What is $\displaystyle \pi_1(S^1 \vee S^1 \vee S^2)$?

Is it $\displaystyle \mathbb{Z} * \mathbb{Z} * \{1\}$ by Van Kampen's Theorem?

Thanks, I just wanted to check this.

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- May 2nd 2009, 09:50 AMErdos32212Fundamental Group Question
What is $\displaystyle \pi_1(S^1 \vee S^1 \vee S^2)$?

Is it $\displaystyle \mathbb{Z} * \mathbb{Z} * \{1\}$ by Van Kampen's Theorem?

Thanks, I just wanted to check this. - May 2nd 2009, 01:30 PMGaloisTheory1
Yes, that is correct. It is a free abelian group on two generators.

- May 3rd 2009, 04:29 AMaliceinwonderland
Yes.

Since $\displaystyle S^2$ is simply connected, $\displaystyle \pi_1(S^1 \vee S^1 \vee S^2) \cong \mathbb{Z} * \mathbb{Z}$.

The free product of a free group $\displaystyle \mathbb{Z}$ and a free group $\displaystyle \mathbb{Z}$ is a free group having a presentation $\displaystyle \{\alpha, \beta\}$, where $\displaystyle \alpha$ = 1 or -1 in the first $\displaystyle \mathbb{Z}$ and $\displaystyle \beta$ = 1 or -1 in the second $\displaystyle \mathbb{Z}$.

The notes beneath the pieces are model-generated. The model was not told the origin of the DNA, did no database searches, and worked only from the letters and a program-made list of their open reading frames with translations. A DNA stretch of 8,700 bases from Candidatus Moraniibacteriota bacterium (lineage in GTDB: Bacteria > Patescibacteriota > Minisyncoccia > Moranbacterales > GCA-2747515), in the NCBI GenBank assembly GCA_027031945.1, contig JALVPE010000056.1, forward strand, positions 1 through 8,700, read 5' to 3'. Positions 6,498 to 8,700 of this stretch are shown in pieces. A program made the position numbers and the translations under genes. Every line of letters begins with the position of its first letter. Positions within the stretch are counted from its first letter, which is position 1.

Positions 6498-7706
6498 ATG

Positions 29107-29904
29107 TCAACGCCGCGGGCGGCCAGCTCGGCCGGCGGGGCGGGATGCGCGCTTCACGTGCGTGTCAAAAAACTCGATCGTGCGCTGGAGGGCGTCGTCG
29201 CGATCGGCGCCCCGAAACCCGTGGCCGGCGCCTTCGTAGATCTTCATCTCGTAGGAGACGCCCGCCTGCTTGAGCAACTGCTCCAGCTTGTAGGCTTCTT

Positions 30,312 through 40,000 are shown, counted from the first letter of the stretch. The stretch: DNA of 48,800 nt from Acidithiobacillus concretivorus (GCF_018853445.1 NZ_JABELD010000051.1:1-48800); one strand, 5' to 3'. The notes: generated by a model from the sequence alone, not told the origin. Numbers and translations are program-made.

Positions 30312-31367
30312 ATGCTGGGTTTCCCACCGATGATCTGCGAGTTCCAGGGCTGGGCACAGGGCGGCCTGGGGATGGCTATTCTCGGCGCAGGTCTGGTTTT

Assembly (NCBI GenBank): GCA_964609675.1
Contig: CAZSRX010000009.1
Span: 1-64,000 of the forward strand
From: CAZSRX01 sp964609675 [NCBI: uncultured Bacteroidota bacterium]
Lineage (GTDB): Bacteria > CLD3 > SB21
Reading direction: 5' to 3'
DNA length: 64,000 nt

For instance,

$\displaystyle 1_1 1_1 1_1 1_2 1_2$ (followed by a member in the first group) .... ,

reduces to

$\displaystyle 3_1 2_2 ...$ ,

where $\displaystyle x_i$ denotes the element x in the i-th $\displaystyle \mathbb{Z}$, i=1 or 2, and the group operation between elements in the same group is an addition.

As you know, $\displaystyle \mathbb{Z} * \mathbb{Z}$ and $\displaystyle \mathbb{Z} \times \mathbb{Z}$ are two different things. The former is non-abelian because a free group on a nonempty set S is abelian iff S has exactly one element. The latter group is abelian, which is isomorphic to the fundamental group of a torus having a presentation $\displaystyle \{\alpha, \beta\ | \alpha\beta\alpha^{-1}\beta^{-1}=1\}$.